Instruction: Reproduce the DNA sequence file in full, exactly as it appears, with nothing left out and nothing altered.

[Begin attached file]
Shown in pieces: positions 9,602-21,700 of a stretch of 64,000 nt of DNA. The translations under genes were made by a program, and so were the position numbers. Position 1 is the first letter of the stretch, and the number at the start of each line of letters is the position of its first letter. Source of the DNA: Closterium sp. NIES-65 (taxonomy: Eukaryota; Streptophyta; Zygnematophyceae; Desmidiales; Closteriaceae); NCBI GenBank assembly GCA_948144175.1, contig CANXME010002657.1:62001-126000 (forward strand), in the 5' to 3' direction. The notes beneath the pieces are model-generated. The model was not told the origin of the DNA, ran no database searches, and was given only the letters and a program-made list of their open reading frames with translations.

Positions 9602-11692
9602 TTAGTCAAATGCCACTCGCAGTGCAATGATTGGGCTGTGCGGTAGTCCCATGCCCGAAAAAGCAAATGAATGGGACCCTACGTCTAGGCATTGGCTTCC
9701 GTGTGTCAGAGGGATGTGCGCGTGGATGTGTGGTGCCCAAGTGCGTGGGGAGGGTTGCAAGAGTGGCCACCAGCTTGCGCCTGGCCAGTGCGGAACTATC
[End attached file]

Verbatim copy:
Shown in pieces: positions 9,602-21,700 of a stretch of 64,000 nt of DNA. The translations under genes were made by a program, and so were the position numbers. Position 1 is the first letter of the stretch, and the number at the start of each line of letters is the position of its first letter. Source of the DNA: Closterium sp. NIES-65 (taxonomy: Eukaryota; Streptophyta; Zygnematophyceae; Desmidiales; Closteriaceae); NCBI GenBank assembly GCA_948144175.1, contig CANXME010002657.1:62001-126000 (forward strand), in the 5' to 3' direction. The notes beneath the pieces are model-generated. The model was not told the origin of the DNA, ran no database searches, and was given only the letters and a program-made list of their open reading frames with translations.

Positions 9602-11692
9602 TTAGTCAAATGCCACTCGCAGTGCAATGATTGGGCTGTGCGGTAGTCCCATGCCCGAAAAAGCAAATGAATGGGACCCTACGTCTAGGCATTGGCTTCC
9701 GTGTGTCAGAGGGATGTGCGCGTGGATGTGTGGTGCCCAAGTGCGTGGGGAGGGTTGCAAGAGTGGCCACCAGCTTGCGCCTGGCCAGTGCGGAACTATC